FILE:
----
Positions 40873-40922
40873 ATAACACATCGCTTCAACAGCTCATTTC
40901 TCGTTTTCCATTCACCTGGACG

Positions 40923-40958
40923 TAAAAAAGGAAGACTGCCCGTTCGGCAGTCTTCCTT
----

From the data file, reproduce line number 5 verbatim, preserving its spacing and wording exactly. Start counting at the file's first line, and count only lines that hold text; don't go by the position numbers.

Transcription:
40923 TAAAAAAGGAAGACTGCCCGTTCGGCAGTCTTCCTT